Today I took inventory of my remaining food left for the week and I am coming to realize I may not have enough breakfast food to last. Only three bananas and two containers of yogurt are left in my fridge. Again, a real reminder of the challenges people on food stamps go through while budgeting food for their family. Lunch for the third day in a row was peanut butter and jelly. Dinner will be chicken drumsticks, green beans and macaroni and cheese.
Another strange thing I noticed after just three days of eating on modest means - my sense of smell is off the charts. Today I could smell a Wendy's from 3 blocks away. The beautiful smell of bacon wafting through the neighborhood from a local diner. I know it's completely psychological but it's something about wanting something you can't have. Which brings me to my little breakdown today. During my shopping trip, I made sure to keep a few dollars left over for a couple cups of coffee during the week. Well, I lasted 3 days and broke down and went to Dunkin Donuts for coffee today. I have enough for one more stop between now and Sunday.
So far the food stamp challenge is going well. Better than I expected actually. Still 4 days to go....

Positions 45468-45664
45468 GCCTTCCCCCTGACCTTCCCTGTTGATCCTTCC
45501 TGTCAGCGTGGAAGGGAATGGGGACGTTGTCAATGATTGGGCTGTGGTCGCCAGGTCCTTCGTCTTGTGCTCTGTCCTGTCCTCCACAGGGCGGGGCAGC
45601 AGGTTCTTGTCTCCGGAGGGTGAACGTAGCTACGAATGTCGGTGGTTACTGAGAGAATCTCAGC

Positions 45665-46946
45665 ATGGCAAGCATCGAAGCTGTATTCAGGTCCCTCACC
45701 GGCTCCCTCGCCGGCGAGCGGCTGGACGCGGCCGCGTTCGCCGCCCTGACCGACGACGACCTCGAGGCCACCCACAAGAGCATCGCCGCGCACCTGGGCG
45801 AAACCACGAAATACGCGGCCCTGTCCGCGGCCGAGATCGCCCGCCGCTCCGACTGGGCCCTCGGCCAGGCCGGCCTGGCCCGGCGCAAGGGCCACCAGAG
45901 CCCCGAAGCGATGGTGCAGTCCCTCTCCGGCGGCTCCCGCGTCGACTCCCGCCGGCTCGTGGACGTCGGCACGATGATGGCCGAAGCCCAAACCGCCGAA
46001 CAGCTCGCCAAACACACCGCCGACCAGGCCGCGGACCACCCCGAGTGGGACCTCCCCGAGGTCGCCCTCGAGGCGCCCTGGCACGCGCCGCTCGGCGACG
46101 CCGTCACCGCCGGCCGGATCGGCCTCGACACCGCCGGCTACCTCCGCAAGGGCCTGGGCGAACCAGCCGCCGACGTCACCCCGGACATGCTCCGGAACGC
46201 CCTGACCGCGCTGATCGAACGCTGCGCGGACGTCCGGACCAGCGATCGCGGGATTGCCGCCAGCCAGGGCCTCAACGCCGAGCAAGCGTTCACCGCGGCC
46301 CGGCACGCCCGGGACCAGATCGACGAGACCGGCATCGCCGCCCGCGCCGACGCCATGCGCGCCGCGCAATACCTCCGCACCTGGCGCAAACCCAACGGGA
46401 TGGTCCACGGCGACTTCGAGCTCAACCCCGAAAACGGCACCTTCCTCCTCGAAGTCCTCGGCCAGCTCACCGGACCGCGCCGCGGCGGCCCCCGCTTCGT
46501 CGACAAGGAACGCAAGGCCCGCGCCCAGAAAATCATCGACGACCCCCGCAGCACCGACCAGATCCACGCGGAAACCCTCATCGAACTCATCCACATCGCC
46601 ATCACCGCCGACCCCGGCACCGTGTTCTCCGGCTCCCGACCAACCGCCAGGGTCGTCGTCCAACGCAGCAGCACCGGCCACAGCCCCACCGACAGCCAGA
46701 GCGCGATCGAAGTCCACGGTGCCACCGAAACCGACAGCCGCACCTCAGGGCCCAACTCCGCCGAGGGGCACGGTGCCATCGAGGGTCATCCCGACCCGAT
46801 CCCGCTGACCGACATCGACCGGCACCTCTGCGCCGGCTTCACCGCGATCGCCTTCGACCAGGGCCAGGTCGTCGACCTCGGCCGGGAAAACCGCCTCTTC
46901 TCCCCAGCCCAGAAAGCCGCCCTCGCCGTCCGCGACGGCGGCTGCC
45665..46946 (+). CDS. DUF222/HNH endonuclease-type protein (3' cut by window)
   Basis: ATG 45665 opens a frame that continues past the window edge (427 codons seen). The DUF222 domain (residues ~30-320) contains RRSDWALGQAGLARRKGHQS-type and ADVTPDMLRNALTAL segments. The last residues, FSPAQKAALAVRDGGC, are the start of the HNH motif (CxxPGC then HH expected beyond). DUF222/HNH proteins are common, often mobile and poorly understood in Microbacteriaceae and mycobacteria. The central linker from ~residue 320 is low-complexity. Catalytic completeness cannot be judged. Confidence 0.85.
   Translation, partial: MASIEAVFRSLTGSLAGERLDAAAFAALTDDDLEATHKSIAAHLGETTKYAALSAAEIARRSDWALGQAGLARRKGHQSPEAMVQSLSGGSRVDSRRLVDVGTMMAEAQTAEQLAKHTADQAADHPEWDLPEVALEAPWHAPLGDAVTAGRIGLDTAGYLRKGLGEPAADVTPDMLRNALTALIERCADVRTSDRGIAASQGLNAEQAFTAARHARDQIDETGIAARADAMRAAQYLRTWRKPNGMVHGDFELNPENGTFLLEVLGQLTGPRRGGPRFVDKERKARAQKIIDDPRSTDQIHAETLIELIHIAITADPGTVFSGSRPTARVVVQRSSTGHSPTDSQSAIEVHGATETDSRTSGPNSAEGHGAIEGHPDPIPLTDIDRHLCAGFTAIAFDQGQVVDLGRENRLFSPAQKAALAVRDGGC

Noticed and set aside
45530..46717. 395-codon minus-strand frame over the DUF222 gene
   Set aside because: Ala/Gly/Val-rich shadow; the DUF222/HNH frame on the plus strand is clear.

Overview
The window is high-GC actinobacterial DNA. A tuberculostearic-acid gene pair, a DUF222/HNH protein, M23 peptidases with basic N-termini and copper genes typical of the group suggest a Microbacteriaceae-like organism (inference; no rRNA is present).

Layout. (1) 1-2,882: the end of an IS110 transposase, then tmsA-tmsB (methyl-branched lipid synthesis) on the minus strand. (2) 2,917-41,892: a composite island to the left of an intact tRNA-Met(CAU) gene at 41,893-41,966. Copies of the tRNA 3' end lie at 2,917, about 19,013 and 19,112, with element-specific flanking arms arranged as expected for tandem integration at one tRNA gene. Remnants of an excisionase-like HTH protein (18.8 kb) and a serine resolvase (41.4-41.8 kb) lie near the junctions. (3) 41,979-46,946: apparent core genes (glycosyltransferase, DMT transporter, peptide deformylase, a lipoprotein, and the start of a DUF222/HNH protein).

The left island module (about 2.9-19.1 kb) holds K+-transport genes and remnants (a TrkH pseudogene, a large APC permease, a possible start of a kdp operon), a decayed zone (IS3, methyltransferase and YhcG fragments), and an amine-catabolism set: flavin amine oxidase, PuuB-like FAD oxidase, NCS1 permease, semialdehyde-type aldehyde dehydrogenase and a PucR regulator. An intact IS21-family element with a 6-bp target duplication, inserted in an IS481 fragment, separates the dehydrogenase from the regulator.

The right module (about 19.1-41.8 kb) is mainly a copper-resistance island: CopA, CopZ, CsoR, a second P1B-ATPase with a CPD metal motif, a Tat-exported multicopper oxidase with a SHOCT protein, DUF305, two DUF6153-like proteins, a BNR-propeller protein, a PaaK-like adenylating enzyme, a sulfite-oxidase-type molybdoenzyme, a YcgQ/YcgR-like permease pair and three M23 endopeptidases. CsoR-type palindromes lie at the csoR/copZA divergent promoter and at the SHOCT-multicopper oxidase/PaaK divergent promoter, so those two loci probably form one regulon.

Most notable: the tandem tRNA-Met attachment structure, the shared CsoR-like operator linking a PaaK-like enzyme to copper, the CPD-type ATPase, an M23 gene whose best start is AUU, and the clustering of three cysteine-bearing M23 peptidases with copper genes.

Day 2, Feb. 12:
I have received an overwhelming response to our initial story of living on food stamps. (For those who didn't see the original story go to the video at the top of the page) In an effort to highlight the growing issue of hunger in our community I am taking the Food Stamp Challenge. It means living on a food stamp budget of $5 a day.
In my first story, I went food shopping at a local supermarket for my week's worth of groceries. I used coupons, a bonus card and only bought what was on sale.
Since the segment ran, my mailbox has filled up with responses and comments.
Many of you have been giving me some great ideas on how to save even more money, like shopping at a cheaper store or using double coupons. The goal of the story was not to find the cheapest food but to find the cheapest food I had access to in my neighborhood. We want to show the challenges people on food assistance face every day including finding cheaper stores to shop. It's easy to say "you should have shopped at Wal-Mart." But many people on the SNAP program do not own cars, so taking a bus to a local supermarket is not cost effective. Not to mention trying to carry grocery bags home. So those who live in so-called "food deserts" rely on neighborhood corner stores to do their shopping. Unfortunately, these stores rarely sell healthier foods like fruits and vegetables.